International Center For Automotive Research

Located in Greenville, South Carolina a new campus for Clemson University is taking shape. The project designed by Atlanta based Mack Scogin Merrill Elam Architects is intended to house the university’s International Center for Automotive Research. The proposed 85,000 square foot, $18 million dollar facility will house a new graduate engineering center for automotive engineering and research.

Below is an excerpt from the architects website:

“Research conducted at the Graduate Engineering Center focuses on systems integration with concentrations in lightweight design, manufacturing, and electronics with a chaired professorship for each. The specific program elements associated with each element concentration are clustered around the chaired professor’s suite of offices and research labs. Because a multitude of individuals will be working on projects related to or within the research coordinated by these chairs, there are a variety of flexible spaces. While each individual pursues his or her own work, there is collaboration, room for informal discussion, and a sense of community. A component of the research sector is the introduction of industry, both in the presence of individuals from the various fields as well as support of certain research. The results of the research being performed at the center benefit both the university and industry.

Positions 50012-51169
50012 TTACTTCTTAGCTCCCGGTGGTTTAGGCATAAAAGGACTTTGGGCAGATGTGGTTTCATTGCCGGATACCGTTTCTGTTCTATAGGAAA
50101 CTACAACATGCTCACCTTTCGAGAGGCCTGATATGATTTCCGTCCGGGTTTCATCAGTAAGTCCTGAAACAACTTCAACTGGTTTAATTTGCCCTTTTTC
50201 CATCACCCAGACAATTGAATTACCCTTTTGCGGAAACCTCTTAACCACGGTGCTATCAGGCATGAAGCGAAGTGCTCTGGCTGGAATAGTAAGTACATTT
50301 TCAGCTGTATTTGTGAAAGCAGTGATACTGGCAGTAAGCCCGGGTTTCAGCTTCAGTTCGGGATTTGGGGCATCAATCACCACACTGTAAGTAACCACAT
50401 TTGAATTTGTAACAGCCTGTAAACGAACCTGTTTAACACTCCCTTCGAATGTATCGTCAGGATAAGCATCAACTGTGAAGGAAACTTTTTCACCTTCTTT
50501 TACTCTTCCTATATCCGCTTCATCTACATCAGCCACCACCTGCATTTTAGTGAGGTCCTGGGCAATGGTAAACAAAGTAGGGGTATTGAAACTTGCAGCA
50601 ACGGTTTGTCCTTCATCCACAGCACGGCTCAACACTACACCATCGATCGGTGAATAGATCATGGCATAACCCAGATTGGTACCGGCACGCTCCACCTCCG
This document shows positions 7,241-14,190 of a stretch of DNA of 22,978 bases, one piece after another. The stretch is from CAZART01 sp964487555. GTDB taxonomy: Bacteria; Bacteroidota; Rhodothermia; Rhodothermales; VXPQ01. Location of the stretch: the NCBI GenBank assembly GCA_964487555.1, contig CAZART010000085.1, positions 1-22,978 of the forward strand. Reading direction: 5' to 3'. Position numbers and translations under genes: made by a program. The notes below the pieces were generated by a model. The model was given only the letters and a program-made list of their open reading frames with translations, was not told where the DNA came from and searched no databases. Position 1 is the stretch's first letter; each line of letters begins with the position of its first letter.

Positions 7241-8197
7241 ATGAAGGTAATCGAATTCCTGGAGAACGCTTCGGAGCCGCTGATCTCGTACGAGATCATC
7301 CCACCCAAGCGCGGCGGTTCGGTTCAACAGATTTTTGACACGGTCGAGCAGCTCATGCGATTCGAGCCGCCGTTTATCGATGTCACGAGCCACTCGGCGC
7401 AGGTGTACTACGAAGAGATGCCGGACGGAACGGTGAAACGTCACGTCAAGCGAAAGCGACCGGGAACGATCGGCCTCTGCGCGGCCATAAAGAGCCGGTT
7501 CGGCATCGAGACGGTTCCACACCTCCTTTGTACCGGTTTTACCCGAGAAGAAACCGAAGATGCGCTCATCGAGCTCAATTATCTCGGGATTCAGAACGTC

The teaching component of the Graduate Engineering Center curriculum centers on mechanical engineering. The school is comprised of masters degree, post-doctoral, and doctoral students as well as faculty members, visiting faculty, partners, and assistant faculty. The center also houses complimentary administrative functions. The school anticipates an initial annual enrollment of forty graduate students with the expectation of growth to over one hundred students per year.

The third component of the building is the public function which includes classrooms, auditorium, café, library, and lobby/display spaces. While several portions of the building may not be physically accessible, many are visually accessible encouraging a broader exchange with the general public.”

CU-ICAR Official Link
Mack Scogin Merrill Elam Architects Link

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